To the editor:
In September, during a guided tour of Taylor Run, I was horrified to learn that the city intends to launch an all-out assault on this old-growth forest.
At a time when climate scientists around the world are raising the alarm about the Earth’s shrinking tree canopy, no reputable environmentalist would recommend the felling of healthy old-growth trees, except under dire circumstances. Yet that is what the city plans to do.
Applying the findings of climate scientist Dr. David Mildrexler to Taylor Run, removing just six 100-foot oaks with diameters of 21 inches or more will immediately release 15 tons of carbon into the atmosphere.
Planting thousands of 2-inch-diameter saplings cannot begin to compensate for the loss of our old giants. For one thing, saplings planted in a clear-cut space face hardships that previous generations of young trees were spared: no shade, no shelter from strong winds, heavy rains, blazing sun, too-warm soil and water, weeks of summer drought and the destruction of wildlife habitats.
More natural channel design “restoration” projects are currently on the city’s agenda. But according to ecologist Rod Simmons, this design is not only totally inappropriate in small headwater locations like Taylor Run, it is also ineffective against problems caused by runoff due to over-building and the excessive use of surfaces that can’t soak up water.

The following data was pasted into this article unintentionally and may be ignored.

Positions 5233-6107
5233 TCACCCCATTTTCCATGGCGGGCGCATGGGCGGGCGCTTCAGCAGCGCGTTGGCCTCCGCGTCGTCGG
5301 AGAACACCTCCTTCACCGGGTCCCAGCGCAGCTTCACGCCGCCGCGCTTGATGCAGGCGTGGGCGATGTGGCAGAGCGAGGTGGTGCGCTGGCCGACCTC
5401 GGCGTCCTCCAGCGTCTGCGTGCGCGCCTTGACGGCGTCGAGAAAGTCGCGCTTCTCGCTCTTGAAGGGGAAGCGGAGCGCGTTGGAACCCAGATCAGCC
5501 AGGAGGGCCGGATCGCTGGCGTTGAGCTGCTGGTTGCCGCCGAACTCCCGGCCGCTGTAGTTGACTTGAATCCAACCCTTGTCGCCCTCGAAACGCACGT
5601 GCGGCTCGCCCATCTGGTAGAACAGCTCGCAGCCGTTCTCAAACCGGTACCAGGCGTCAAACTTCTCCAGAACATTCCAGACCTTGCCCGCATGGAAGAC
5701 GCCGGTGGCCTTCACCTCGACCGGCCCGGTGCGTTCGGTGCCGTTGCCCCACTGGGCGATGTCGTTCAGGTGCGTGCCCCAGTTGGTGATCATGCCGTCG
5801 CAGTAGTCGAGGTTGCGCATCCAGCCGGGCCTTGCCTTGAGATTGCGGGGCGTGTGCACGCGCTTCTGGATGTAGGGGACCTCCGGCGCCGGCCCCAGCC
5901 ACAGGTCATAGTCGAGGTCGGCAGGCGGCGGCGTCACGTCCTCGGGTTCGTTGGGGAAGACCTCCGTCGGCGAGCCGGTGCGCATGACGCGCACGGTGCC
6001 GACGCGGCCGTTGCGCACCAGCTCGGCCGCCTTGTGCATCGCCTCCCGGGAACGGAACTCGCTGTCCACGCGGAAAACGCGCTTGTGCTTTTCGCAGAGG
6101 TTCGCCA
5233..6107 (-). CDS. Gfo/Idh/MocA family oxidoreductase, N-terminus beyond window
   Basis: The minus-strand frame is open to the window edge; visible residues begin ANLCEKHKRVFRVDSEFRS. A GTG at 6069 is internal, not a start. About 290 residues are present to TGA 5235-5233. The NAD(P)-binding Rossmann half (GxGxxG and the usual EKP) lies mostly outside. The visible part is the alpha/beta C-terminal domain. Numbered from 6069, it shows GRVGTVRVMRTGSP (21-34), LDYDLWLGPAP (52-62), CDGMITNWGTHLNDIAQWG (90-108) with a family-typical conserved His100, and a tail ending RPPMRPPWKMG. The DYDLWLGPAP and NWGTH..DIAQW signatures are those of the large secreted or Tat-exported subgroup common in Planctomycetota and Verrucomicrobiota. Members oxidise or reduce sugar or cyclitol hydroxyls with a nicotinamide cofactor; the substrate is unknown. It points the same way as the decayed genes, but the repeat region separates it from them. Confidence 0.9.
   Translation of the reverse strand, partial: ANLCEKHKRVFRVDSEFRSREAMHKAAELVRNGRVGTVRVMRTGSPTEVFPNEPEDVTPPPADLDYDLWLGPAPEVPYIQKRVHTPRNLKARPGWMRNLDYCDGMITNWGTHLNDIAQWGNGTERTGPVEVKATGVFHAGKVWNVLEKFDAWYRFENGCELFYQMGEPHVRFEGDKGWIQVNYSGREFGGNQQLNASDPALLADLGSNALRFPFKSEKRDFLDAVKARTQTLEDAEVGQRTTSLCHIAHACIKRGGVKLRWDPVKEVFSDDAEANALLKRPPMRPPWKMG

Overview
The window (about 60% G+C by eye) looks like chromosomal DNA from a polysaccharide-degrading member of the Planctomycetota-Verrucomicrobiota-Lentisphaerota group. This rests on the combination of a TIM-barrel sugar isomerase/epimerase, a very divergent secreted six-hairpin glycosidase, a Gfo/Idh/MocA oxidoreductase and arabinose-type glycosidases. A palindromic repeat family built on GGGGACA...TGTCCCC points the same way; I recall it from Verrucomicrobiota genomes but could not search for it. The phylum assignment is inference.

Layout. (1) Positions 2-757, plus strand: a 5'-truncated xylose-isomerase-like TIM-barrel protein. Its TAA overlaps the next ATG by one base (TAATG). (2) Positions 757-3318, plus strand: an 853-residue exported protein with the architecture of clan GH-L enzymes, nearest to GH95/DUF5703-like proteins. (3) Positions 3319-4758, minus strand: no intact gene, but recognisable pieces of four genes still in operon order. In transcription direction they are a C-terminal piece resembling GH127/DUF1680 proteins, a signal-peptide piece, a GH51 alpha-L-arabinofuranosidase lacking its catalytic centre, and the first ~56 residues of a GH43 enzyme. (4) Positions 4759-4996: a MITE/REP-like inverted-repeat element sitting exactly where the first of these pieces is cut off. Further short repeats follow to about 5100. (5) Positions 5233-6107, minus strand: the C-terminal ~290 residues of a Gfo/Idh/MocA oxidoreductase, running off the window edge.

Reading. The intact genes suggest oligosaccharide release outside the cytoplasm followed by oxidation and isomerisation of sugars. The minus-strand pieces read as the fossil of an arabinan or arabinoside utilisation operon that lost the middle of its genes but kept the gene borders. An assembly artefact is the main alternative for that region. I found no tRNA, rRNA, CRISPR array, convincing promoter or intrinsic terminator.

Because the harm these projects cause in one place sends out a wave of distress that touches every other living thing in the forest, the damage will be extensive. That would be sad, but tolerable, if the proposed projects were unavoidable. Otherwise, it becomes profoundly tragic.
Considering the city’s legal obligation to protect mature trees, and its professed desire to be regarded as an “eco-city,” how are residents to reconcile the city’s intentions with these actions?
Does Mayor Justin Wilson want his legacy to be the loss of priceless forests and the release of tons of carbon into the atmosphere on his watch? Wouldn’t it be better to listen to environmentalists who have nothing personal to gain and who can be impartial and honest?
-Barbara Fried, Alexandria